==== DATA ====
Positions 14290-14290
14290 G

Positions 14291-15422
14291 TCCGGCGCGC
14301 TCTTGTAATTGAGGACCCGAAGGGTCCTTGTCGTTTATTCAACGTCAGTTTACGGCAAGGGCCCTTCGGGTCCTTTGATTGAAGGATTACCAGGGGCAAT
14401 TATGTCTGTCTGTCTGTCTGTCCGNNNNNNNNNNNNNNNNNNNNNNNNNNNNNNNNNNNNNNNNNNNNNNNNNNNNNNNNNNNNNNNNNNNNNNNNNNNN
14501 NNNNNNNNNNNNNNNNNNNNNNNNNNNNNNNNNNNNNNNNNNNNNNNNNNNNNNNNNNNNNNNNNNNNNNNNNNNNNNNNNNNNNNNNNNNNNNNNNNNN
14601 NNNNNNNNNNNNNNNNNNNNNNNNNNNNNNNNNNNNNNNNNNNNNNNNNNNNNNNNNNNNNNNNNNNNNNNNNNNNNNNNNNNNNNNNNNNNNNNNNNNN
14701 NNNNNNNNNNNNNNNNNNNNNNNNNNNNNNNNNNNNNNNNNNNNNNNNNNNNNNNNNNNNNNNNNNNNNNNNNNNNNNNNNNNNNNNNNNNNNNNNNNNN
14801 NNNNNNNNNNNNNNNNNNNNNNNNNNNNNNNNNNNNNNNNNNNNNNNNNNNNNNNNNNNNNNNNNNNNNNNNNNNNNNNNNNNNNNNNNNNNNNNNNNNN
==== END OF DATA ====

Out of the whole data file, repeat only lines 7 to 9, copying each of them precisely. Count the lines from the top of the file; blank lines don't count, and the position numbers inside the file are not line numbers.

14501 NNNNNNNNNNNNNNNNNNNNNNNNNNNNNNNNNNNNNNNNNNNNNNNNNNNNNNNNNNNNNNNNNNNNNNNNNNNNNNNNNNNNNNNNNNNNNNNNNNNN
14601 NNNNNNNNNNNNNNNNNNNNNNNNNNNNNNNNNNNNNNNNNNNNNNNNNNNNNNNNNNNNNNNNNNNNNNNNNNNNNNNNNNNNNNNNNNNNNNNNNNNN
14701 NNNNNNNNNNNNNNNNNNNNNNNNNNNNNNNNNNNNNNNNNNNNNNNNNNNNNNNNNNNNNNNNNNNNNNNNNNNNNNNNNNNNNNNNNNNNNNNNNNNN